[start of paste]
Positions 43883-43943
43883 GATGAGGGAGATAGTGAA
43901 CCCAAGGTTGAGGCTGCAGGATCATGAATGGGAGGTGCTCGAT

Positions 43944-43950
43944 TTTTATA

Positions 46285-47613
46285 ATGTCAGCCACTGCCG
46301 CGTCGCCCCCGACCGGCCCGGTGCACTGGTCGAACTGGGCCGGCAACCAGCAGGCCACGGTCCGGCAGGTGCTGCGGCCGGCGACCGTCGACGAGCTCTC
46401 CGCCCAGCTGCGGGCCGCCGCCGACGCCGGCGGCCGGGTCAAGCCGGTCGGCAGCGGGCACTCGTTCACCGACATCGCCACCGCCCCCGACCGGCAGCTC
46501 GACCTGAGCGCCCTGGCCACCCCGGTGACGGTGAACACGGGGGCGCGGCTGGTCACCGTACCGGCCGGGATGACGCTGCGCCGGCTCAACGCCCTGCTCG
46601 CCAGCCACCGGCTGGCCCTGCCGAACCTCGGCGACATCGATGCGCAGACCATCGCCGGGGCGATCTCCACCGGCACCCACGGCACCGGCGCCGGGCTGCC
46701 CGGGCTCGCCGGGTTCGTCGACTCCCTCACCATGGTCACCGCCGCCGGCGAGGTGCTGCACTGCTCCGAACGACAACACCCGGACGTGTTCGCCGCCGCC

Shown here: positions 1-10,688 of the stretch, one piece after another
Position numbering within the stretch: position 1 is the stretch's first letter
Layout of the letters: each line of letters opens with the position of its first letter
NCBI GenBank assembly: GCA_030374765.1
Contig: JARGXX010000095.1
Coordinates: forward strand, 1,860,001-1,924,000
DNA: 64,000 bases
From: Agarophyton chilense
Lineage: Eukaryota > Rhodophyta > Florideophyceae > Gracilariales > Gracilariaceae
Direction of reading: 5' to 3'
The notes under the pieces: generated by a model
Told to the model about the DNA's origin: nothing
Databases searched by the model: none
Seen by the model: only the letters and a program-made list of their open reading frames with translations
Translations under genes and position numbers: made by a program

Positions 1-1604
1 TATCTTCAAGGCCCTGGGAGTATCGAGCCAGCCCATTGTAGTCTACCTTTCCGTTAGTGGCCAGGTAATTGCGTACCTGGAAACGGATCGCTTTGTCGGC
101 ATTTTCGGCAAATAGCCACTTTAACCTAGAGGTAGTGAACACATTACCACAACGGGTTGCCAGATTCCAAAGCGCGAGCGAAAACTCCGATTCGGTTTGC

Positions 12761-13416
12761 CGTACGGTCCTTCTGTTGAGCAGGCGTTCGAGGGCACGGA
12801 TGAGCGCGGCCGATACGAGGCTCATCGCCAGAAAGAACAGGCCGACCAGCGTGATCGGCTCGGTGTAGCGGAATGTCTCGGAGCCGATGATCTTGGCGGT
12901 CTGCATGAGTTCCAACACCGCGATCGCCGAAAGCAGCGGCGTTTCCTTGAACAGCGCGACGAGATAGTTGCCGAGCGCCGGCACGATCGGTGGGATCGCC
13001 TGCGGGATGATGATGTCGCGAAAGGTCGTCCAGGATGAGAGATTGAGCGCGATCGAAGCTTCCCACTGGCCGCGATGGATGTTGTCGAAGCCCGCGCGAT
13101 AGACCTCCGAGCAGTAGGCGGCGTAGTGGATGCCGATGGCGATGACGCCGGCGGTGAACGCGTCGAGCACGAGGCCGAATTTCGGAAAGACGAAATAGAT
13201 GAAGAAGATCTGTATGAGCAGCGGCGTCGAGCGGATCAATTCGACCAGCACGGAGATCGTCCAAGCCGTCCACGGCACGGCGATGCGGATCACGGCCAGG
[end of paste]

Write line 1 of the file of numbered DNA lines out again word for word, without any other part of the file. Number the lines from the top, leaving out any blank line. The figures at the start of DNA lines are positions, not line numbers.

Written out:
Positions 43883-43943